Science as Culture (Special Issue: Island Imaginaries)
Island Imaginaries: Introduction to a Special Section (free access)
Mascha Gugganig, Nina Klimburg-Witjes
Colonial empires, scientists, philanthropists and Hollywood studios have long sustained an image of islands as remote places with unique ecologies and cultures, experimental labs, or loci of escapism. The climate crisis and the Covid-19 pandemic have contributed to a predominant view of islands as both exceptional spaces and testbeds to be scaled up onto continental or planetary levels. Likewise, the metaphor of the island is foundational to Western thought yet has been less explored in the context of scientific processes and technology development. Bringing together science and technology studies (STS) with critical Island Studies and related fields, this special section expands upon the spatial dimension of sociotechnical imaginaries to consider islands and their imaginations as both preexisting and channeling visions of science and technology. The introduced concept of Island Imaginaries captures the mutual constitution of island visions and their materialization in scientific, technological and technocratic endeavors that are imagined and pursued by scientific communities, policymakers, and other social collectives. Such an approach explores the co-constitutive dynamic of islands as sites for the foundation of technoscientific knowledge regimes, and the concomitant rendering of islands as conducive places for discovery and experimentation. The special section offers empirical case studies with insights into islands as synecdoche for larger wholes (the Earth), as experimental and exceptional sites for trialing business creation and political orders (in Singapore, and for Asia), and as variously interpreted laboratory paradise (of Hawai‘i). Further research themes for STS are suggested in the Conclusion.
Scientific discoveries or testing technical systems are often tied to places deemed central for such endeavours. Related technoscientific visions are not merely mapped onto a place like a blueprint, but co-constituted with pre-existing spatial imaginations. This is particularly so in the case of islands. Taking up Hawai‘i’s significance both for natural science and contemporary agricultural biotechnology, and expanding upon the concept of sociotechnical imaginaries (Jasanoff and Kim, 2015), spatial imaginations of islands – as remote, contained spaces – channel, and are channeled by technoscientific, colonial visions and theories. In this context, laboratory and paradise tropes either accommodate or ‘keep out’ science and technology, and find expression in two sociotechnical island imaginaries. In an ecological island imaginary, western-scientific conceptions frame Hawai‘i as a laboratory of nature, and hosting paradise for natural sciences. Anti-GMO activists likewise articulate an ecological island imaginary, yet one of Hawai‘i as laboratory on nature, and nonabsorbable paradise in such slogans as ‘Stop Poisoning Paradise.’ In an agribusiness island imaginary, policy and industry visions portray the Islands as conducive agricultural laboratory where Edenic settings point to a hosting paradise to accommodate advancements of science, technology and business. Laboratory and paradise tropes indicate shared epistemic commitments across diverse sociotechnical island imaginaries, as well as divergences, such as in efforts to decolonize science. An analysis of overlapping and contrary sociotechnical island imaginaries that attends to such key visions allows for delineating heterogeneous dynamics beyond conventional categories like biodiversity, science, or culture.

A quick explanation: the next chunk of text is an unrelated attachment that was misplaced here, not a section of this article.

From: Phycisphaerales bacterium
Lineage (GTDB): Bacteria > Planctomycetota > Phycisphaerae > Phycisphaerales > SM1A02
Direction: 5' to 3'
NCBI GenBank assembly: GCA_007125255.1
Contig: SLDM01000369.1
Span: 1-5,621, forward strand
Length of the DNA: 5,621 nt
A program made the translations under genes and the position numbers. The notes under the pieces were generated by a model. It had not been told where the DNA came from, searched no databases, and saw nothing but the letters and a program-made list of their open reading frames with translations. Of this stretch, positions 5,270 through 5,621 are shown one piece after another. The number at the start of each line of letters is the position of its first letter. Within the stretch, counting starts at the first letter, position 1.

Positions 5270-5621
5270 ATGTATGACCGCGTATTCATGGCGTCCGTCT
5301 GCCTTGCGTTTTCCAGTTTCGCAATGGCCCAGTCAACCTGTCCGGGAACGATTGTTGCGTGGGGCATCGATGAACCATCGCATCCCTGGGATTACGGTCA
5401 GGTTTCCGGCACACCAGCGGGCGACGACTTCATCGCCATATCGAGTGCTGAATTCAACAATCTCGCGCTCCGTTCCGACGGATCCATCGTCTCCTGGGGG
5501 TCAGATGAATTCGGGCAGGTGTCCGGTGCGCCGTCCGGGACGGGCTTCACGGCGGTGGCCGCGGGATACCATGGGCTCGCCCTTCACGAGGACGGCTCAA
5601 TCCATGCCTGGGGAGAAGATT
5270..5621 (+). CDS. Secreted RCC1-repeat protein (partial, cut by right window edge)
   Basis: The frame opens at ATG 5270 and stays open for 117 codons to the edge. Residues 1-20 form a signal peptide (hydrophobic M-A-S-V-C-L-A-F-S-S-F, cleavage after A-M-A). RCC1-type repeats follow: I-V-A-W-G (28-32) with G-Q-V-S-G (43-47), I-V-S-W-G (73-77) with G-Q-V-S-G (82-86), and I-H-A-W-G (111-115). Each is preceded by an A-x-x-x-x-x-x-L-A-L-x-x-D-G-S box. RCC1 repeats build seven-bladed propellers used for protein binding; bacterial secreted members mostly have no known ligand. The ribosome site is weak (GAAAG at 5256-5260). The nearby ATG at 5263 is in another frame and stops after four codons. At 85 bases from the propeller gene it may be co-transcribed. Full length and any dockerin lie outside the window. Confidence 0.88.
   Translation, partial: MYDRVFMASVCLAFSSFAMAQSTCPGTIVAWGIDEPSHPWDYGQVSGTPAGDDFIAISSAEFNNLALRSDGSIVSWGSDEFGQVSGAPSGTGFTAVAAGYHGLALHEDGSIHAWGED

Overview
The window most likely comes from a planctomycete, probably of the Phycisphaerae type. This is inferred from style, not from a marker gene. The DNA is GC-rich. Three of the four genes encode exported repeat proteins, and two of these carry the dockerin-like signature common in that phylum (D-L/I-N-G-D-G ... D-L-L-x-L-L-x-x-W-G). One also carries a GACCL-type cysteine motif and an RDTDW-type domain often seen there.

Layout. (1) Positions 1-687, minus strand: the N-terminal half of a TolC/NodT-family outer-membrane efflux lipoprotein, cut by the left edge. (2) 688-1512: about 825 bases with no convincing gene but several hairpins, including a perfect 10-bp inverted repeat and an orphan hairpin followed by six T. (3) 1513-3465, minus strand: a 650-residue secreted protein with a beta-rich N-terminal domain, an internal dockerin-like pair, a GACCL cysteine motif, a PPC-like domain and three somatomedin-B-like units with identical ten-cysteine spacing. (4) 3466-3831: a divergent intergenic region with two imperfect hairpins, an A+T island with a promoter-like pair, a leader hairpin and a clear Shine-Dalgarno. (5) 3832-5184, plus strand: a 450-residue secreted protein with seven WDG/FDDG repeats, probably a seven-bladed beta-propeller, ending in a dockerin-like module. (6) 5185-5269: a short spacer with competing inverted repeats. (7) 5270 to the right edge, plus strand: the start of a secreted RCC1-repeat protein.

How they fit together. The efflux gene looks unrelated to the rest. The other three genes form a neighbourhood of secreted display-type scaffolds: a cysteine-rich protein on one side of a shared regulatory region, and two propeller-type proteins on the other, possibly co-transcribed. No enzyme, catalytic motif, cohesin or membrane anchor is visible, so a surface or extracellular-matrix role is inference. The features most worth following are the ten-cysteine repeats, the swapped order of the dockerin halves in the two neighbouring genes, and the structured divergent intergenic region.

The Test Bed Island: Tech Business Experimentalism and Exception in Singapore
Brice Laurent, Liliana Doganova, Clément Gasull, Fabian Muniesa
Islands imaginaries are imaginaries of exception, in the dual sense that islands are seen as places like no others (exceptional territories) as well as sites of exceptions to known orders of things (territories of exceptions). In Singapore, these two modalities of exception play a key role in Smart Nation, a program launched by the government in 2014 which shapes the island as an exceptional place for technology-oriented experiments meant for business development. We call this type of experimental practice tech business experimentalism. We investigate how the Smart Nation innovation program, conceived of as an example of tech business experimentalism, defines Singapore as an exceptional territory and a territory of exceptions. By studying how turning the island into a test bed relies on a politics of exceptionality, we show that current analyses of experiments beyond the scientific laboratory have much to gain by examining two related aspects, namely the business orientation of experiments and the exceptions on which they are built. This approach allows us to discuss the transformation of Singapore’s territory, the processes whereby certain inhabitants (and not others) are turned into experimental subjects, and the re-definition of policy action as an ability to carve out material and regulatory exceptions.